David Bourget (Western Ontario)
David Chalmers (ANU, NYU)
Rafael De Clercq
Jack Alan Reynolds
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Philosophy of Science 46 (4):533-58 (1979)
It is here argued that functionalist constraints on psychology do not preclude the applicability of classic forms of reduction and, therefore, do not support claims to a principled, or de jure, autonomy of psychology. In Part I, after isolating one minimal restriction any functionalist theory must impose on its categories, it is shown that any functionalism imposing an additional constraint of de facto autonomy must also be committed to a pure functionalist--that is, a computationalist--model for psychology. Using an extended parallel to the reduction of Mendelian to molecular genetics, it is shown in Parts II and III that, contrary to the claims of Hilary Putnam and Jerry Fodor, there is no inconsistency between computational models and classical reductionism: neither plurality of physical realization nor plurality of function are inconsistent with reductionism as defended by Ernest Nagel. Employing the results of Part I, the conclusions of Parts II and III are generalized in Part IV to cover any version of functionalism whatsoever; thus, functionalism and reductionism are shown to be consistent. It is urged in conclusion that although a de facto form of autonomy is defensible, there are sound methodological grounds for unconditionally rejecting any principled version of the autonomy of psychology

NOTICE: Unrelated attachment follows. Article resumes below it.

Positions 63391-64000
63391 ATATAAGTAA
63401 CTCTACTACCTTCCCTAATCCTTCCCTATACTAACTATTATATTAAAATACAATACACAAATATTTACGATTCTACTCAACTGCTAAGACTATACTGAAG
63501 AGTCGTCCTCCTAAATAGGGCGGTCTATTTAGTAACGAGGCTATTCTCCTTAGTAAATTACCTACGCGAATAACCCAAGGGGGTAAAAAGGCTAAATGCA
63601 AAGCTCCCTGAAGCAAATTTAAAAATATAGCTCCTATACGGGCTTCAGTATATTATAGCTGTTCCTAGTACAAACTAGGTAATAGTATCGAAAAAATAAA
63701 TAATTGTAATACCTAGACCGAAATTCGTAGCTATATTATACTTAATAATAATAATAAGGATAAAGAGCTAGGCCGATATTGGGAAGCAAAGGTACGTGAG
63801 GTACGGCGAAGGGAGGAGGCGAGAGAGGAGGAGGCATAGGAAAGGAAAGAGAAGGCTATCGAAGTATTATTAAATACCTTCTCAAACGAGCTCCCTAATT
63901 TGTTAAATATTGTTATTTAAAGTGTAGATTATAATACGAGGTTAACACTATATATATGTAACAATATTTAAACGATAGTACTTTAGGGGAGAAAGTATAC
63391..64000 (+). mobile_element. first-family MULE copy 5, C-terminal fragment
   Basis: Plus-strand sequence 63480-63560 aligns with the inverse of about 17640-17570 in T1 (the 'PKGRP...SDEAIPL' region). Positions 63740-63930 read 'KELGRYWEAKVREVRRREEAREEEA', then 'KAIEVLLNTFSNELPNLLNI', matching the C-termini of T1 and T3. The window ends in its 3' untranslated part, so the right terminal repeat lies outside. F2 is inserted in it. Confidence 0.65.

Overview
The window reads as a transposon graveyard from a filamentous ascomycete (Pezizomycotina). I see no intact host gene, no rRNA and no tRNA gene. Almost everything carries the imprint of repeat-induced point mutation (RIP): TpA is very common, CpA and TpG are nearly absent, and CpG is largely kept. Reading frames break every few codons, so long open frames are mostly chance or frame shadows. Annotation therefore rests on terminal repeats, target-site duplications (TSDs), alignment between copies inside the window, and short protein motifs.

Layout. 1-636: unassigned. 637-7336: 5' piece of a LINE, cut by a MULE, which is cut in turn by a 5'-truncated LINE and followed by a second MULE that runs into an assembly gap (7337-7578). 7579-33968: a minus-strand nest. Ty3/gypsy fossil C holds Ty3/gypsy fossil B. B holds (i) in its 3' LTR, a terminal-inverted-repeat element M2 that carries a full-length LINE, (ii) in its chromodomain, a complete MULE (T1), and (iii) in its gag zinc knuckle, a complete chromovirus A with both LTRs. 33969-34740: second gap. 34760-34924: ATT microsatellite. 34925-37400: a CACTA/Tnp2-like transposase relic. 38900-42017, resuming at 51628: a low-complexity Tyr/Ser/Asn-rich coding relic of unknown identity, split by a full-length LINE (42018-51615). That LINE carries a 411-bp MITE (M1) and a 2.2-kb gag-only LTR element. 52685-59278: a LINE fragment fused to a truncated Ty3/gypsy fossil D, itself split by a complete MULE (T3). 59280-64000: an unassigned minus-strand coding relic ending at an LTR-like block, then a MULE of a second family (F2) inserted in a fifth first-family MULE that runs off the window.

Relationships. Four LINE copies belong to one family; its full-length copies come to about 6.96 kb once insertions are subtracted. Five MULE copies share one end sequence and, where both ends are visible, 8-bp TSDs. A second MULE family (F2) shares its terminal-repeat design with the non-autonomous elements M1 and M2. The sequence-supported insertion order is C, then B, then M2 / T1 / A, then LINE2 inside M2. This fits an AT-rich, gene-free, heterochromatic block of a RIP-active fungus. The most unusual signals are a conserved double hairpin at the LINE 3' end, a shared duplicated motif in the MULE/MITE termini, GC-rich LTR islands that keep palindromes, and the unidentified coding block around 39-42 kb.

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Robert C. Richardson (2009). Multiple Realization and Methodological Pluralism. Synthese 167 (3):473 - 492.
Paul Needham (2009). Reduction and Emergence: A Critique of Kim. Philosophical Studies 146 (1):93 - 116.
Paul M. Churchland (1982). Is 'Thinker' a Natural Kind? Dialogue 21 (June):223-38.
Keith Butler (1994). Neural Constraints in Cognitive Science. Minds and Machines 4 (2):129-62.
John Bickle (2010). Has the Last Decade of Challenges to the Multiple Realization Argument Provided Aid and Comfort to Psychoneural Reductionists? Synthese 177 (2):247 - 260.
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